gms | German Medical Science

68th Annual Meeting of the German Society of Neurosurgery (DGNC)
7th Joint Meeting with the British Neurosurgical Society (SBNS)

German Society of Neurosurgery (DGNC)

14 - 17 May 2017, Magdeburg

Passive Leg Raising in Neurosurgical Intensive Care Patients. A prospective Trial

Meeting Abstract

  • Marlies Bauer - Neurochirurgie Innsbruck, Medizinische Universität Innsbruck, Innsbruck, Austria
  • Christian Freyschlag - Universitätsklinik für Neurochirurgie, Medizinische Universität Innsbruck, Innsbruck, Austria
  • Daniel Basic - Kardiologie Innsbruck, Medizinische Universität Innsbruck, Innsbruck, Austria
  • Marina Popovscaia - Biostatistik Innsbruck, Medizinische Universität Innsbruck, Innsbruck, Austria
  • Elke Münch - Gesundheitszentrum Weinheim, Weinheim, Deutschland
  • Ludwig Schürer - Klinik für Neurochirurgie, Städt. Klinikum Bogenhausen, München, Deutschland
  • Claudius Thomé - A.ö. Landeskrankenhaus - Universitätskliniken Innsbruck, Tirol Kliniken GmbH, Universitätsklinik für Neurochirurgie, Innsbruck, Austria

Deutsche Gesellschaft für Neurochirurgie. Society of British Neurological Surgeons. 68. Jahrestagung der Deutschen Gesellschaft für Neurochirurgie (DGNC), 7. Joint Meeting mit der Society of British Neurological Surgeons (SBNS). Magdeburg, 14.-17.05.2017. Düsseldorf: German Medical Science GMS Publishing House; 2017. DocDI.28.03

doi: 10.3205/17dgnc347, urn:nbn:de:0183-17dgnc3470

Published: June 9, 2017

© 2017 Bauer et al.
This is an Open Access article distributed under the terms of the Creative Commons Attribution 4.0 License. See license information at



Objective: Individual volume management in critically ill patients is crucial to avoid adverse events and improve outcome. Hyper- as well as hypovolemia are known to worsen the prognosis of critically ill patients. Therefore, a goal-directed therapy (GDT) to reach normal and supranormal values of cardiac output and oxygen delivery (DO2) is beneficial to prevent perioperative complications and organ failure. GDT and continuous ScvO2 (PiCCO) monitoring showed a significant increase in postoperative outcome in elective surgery. To stabilize hemodynamics and optimize cardiac preload, individual fluid responsiveness should be assessed. Passive leg raising (PLR)-induced changes in cardiac output reliably predict fluid responsiveness in the majority of non-neurological ICU population. To date, no study has evaluated the use of the passive leg raising-test in patients with intracranial pathology due to a potential risk of increase in intracranial pressure (ICP). The purpose of this study was to test the clinical feasibility and utility of PLR in the neurosurgical intensive care unit (NICU).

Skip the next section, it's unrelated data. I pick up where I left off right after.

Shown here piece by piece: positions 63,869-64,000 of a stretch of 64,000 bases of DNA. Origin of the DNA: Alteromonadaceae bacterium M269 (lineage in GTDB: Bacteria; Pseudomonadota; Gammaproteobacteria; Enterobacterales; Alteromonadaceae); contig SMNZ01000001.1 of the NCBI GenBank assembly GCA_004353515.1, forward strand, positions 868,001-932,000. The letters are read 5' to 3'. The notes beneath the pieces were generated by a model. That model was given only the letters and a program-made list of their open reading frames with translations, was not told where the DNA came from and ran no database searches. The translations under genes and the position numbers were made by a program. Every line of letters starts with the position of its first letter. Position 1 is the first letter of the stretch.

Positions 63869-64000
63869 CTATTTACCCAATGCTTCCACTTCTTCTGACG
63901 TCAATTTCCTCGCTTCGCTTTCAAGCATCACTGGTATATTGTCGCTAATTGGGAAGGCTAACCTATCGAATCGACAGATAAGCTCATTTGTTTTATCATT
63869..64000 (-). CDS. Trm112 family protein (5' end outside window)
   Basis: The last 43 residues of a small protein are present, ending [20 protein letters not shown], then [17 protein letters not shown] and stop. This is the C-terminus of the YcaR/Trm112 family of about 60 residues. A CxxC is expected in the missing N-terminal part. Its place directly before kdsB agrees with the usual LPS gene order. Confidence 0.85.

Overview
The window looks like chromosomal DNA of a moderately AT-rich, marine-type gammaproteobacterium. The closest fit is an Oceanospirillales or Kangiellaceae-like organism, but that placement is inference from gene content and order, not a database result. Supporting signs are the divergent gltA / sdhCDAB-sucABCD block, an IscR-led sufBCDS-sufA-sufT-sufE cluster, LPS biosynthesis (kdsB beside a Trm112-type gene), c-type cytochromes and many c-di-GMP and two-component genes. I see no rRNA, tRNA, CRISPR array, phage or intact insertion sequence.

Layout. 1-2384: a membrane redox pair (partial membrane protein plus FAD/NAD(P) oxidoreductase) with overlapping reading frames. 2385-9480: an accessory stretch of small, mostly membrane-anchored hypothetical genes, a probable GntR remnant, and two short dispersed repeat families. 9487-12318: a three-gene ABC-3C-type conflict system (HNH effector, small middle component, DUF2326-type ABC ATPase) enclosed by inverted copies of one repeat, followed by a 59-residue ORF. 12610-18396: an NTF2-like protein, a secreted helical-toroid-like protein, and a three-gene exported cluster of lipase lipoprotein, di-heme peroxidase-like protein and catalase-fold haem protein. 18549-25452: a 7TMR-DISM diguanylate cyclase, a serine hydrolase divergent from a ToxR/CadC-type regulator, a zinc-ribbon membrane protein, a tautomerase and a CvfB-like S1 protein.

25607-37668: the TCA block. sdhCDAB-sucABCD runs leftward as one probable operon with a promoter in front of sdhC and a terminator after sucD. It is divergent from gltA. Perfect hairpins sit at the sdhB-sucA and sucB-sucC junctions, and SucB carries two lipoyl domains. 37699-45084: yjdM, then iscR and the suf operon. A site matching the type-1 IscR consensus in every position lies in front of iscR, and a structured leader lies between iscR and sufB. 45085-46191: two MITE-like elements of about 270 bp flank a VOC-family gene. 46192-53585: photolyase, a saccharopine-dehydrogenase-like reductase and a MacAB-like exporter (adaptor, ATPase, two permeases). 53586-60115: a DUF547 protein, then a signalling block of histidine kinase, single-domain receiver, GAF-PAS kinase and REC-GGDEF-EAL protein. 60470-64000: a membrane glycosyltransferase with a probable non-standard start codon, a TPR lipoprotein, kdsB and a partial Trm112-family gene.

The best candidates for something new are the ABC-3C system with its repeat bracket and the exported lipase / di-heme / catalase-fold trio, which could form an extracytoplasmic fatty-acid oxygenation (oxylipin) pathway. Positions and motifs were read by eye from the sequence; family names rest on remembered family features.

Methods: Between January 2016 and September 2016 10 patients with subarachnoid hemorrhage (SAH) or severe TBI were enrolled. Data was collected prospectively, after approval by the university ethics committee. Acquisition of echocardiography prior to testing to evaluate patients ejection fraction to avoid cardiac adverse events during PLR was done. PLR-test was accomplished within 48 hours (acute phase) after TBI/SAH, a second test within day 5-8 postoperatively (subacute phase), provided an initial ICP < 20 mmHg. All patients had an intraparenchymal ICP and Licox probe. Statistical analysis was performed using SPSS statistics. A probability P value of less than 0.05 was considered significant.

Results: TBI patients (n=6) were all male, whereas all SAH patients (n=4) were female. Mean patient age was 55.6 years (range 35-76). All but two patients were able to undergo testing twice. One patient was transferred to another hospital, the other one died unrelated to the study. Overall, 18 PLR-tests could be performed. One maneuver had to be terminated due to increase of ICP over 25 mmHg. The ICP elevation was self-limiting. In 17 tests, no hazardous increase of ICP was found neither in the first 48 hours (mean 8.45 mmHg, range 4-16), nor in the subacute phase (mean 9.12 mmHg, range 3-18). PtbO2 was measured continuously while testing and was collected the following 10 minutes, which revealed a mean increase of 1.22 mmHg.

Conclusion: We could demonstrate no significant increase in ICP during the acute phase, as well during the subacute phase. Additionally, these data show a tendency towards an increase of PtbO2 after PLR. The results of this small prospective study demonstrate the feasibility and utility of PLR in neurosurgical intensive care unit patients and provides a basis for further studies.